Taste testing weird Icelandic candy


#1

Originally published at: http://boingboing.net/2017/04/20/taste-testing-weird-icelandic.html


#2

Accept no substitutes.


#3

I’ve not watched the video yet, but someone at work brought back some Icelandic sweets.
They were supposedly chocolate covered liquorish, dusted in pepper, but mainly tasted virulently of ear wax. Even the merest touch to your tongue left a foul taste that took minutes to die down.
Careful testing led us to the conclusion that it tasted even worse than a Nintendo Switch cart. I have no idea why anyone would want to eat them, and they didn’t seem to be marketed as a joke.
Currently in the office we have a Marmite Easter egg. It’s almost entirely intact because nobody likes it (even those who like Marmite)


#4

Sadly you can’t get the blue Opal any more - bizarrely it used chloroform in its production and that was banned as a food additive for health reasons.

Icelandic candy is great stuff - and many shops sell bags of bland í poka at half price on Saturday afternoons, so you can stock up on lots of it.

Much traditional candy is liquorice based which tends to catch the unwary out as Icelanders have no problems wrapping liquorice in chocolate (Nizza and Draumur) or hard candy shells (Djúpur). And there are some weird liquorice, chocolate and marzipan candies.

Good news if you don’t speak Icelandic, liquorice is lakkrís or lakrids.

And that’s without mentioning the horror that is ‘salt liquorice’ flavoured with ammonium chloride - that would be the green Opals and other terrors generically called saltlakkrís.

My favourites - Hraun (think a Lion bar but made with decent chocolate), Lindu Buff, Nóa Kropp, Froskur (green goo) or the majestic Kókosbollur. And all domestic chocolate is excellent.


#5

I like Marmite, have cooked with it, tried Marmite potato chips, and enjoy Marmite on toast. A Marmite chocolate egg makes me want to hurl.


#6

The most bizarre in my view is “Eitt Sett” (basically, “a set”), which is a chocolate bar and a strip of liquorice in a joint packaging. I love it!


#7

That’s practically a staple in Nordic lands, and also in Germany and The Netherlands as well. If I’m passing through Grand Rapids, sometimes I’ll stop at a Dutch store and pick up a bag of Dubbel Zout. I don’t know why I like it, but I do.

While it hasn’t been updated since 2013, Salmiyuck has a hilarious take on the phenomenon of salted licorice.


#8

It’s only parts of Germany. Rather a Nordic influence.

BTW, try Finnish. It’s the hardest to stomach, by my experience.

Oh, BTW, liquorice can actually kill you, and I remember that the amount needed to be regularly consumed to make your aorta susceptible to sudden bursting was actually manageable - but clearly completely weird. I think it was about 3kg a week, ballpark-wise…


#9

I saw a big Haribo display in NY last week and raged to myself about how/why hardly anybody offers their salmiakki.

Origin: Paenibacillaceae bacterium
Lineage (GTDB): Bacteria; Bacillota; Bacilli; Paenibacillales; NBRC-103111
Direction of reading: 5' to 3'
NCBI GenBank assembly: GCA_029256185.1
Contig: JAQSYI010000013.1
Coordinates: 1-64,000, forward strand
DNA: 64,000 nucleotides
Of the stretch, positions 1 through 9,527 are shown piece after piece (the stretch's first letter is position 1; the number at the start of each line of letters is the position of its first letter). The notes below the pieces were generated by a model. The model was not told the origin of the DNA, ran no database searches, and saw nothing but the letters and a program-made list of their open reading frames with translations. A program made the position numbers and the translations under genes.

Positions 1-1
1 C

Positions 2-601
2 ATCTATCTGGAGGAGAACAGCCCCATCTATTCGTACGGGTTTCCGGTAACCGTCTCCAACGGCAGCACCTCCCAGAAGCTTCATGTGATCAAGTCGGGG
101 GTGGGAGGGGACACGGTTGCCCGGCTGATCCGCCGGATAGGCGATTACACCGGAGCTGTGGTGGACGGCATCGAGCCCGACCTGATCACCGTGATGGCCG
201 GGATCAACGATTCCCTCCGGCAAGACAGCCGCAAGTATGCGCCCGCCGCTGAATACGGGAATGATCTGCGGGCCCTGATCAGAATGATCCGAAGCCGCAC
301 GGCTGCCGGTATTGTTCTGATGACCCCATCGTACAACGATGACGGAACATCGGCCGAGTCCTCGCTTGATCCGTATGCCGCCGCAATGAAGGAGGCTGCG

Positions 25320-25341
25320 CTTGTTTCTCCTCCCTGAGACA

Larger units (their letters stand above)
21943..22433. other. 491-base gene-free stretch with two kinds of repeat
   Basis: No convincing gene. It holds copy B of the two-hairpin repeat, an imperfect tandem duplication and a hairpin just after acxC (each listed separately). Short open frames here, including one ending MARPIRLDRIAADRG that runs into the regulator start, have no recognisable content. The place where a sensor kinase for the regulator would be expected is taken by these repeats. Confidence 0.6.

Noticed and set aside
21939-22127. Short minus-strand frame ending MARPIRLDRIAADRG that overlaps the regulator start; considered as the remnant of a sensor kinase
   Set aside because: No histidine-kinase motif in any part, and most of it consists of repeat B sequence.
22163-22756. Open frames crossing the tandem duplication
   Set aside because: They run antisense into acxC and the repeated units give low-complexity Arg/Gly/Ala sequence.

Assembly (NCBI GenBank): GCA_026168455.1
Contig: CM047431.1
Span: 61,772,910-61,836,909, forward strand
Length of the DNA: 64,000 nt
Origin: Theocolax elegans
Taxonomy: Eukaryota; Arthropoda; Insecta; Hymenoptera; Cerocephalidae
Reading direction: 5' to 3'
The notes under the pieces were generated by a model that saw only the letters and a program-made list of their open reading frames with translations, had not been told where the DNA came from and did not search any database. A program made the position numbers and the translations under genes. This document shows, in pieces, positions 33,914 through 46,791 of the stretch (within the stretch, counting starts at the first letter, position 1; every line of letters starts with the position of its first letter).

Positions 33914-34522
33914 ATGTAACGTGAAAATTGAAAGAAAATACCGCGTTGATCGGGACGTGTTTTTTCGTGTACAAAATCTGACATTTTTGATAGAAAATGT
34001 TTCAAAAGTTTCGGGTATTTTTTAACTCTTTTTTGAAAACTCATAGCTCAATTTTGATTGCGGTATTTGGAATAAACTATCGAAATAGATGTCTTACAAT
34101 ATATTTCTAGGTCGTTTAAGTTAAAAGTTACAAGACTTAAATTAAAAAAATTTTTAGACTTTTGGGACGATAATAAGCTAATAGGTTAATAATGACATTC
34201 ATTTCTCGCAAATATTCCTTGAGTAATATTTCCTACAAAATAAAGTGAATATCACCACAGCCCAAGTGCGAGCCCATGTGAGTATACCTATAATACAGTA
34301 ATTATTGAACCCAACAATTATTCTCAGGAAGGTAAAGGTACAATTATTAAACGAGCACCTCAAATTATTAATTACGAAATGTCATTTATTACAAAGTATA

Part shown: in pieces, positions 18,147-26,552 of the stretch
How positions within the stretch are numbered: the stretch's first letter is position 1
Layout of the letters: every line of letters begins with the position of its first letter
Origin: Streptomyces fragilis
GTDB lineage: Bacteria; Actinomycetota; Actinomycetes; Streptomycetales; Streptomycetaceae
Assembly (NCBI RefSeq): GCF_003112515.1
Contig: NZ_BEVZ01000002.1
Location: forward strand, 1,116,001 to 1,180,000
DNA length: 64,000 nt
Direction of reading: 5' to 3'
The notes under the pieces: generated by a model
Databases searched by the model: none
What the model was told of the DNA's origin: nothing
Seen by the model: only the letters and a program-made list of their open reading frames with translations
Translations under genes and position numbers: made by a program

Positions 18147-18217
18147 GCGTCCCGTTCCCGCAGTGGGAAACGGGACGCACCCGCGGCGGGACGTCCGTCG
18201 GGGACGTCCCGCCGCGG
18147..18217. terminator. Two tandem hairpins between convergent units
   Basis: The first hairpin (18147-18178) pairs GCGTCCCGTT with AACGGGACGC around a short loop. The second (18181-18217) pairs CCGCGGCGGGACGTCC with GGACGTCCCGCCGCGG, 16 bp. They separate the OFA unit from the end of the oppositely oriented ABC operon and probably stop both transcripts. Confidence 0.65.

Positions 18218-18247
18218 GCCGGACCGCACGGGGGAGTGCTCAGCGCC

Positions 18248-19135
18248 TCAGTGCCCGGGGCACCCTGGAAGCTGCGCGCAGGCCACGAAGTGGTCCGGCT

#10

Friend of mine lived right across the street of the Haribo factory in Bonn. The smells were amazing. Every few days, the smell would completely change, based on the current product in the production line. Salmiak wasn’t among it, I recall…


#11

Man, they’re hilarious. I want to be their friend.


#12

They are made by Haribo Lakrids A/S in Faxe, Denmark.


#13

These seem like just Scandinavian candies. Some of these - the candies and some of the brands - are familiar from time spent in Sweden, Finland and Denmark: chocolate-covered soft sweet licorice; salty/sweet licorice; hard salty, spicy licorice, etc.

They tried the Turkish pepper, which is the hard, salty licorice with pepper and an ammonium chloride center. Apparently one either loves it or hates it. I happen to love that stuff. I was introduced to it by Swedes in the US who carried it back with them from trips home.

I bought a big quantity on a trip to Scandinavia and I’ve been hoarding it since, though at this point you can buy it online. The markup is pretty outrageous, but it’s cheaper than a plane ticket…


#14

I know, and sometimes I have ordered it. It just amazes me that I can find like fifty varieties of Haribo at domestic prices - except for the ones I actually eat! Brezeln, Salino, Piratos, Zan, Pontefract, etc, etc. Nobody ever stocks them.

I get a bit crazy about it because with the vast amounts of Haribo imported it seems that this would be the way to have cheap and plentiful northern-style licorice here.


#15

The market for the salmiakki must be perceived, at least, as being too small to bother with, I guess. (But because it’s not available to anyone who didn’t get exposed to it elsewhere, there’s no chance of growing that market, either…)


#16

Salt licorice, bring that over here. I grew up with Salmiak Pastillen, but would like to try the Turkish Pepper, it sounds interesting!


#17

Many years ago my mom sent me a care package from back east: A box of Drake’s Cakes “Funny Bones”, i.e., chocolate covered chocolate cake with a peanutty center. DEEELLLLIISSHHH!!

In a sharing mood, I passed them around at work. They got snagged up pretty quick, just a couple of days… poof. I saved the last one for myself. It was only then that I noticed the expiration date on the box. The cakes had expired four months earlier. I told no one. And I ate my cake, anyway. It was great!


#18

My IKEA store has a bulk candy section that is mostly gummy licorice.

Swedish Roulette.


#19

I have a secret* love of Funny Bones and their fake-peanut-butter filling. I’m so glad they’re back after a brief absence!

*and by ‘secret’ I mean I have to eat them secretly so my Funny Bones hating boyfriend won’t judge me for them


#20

That ain’t right!!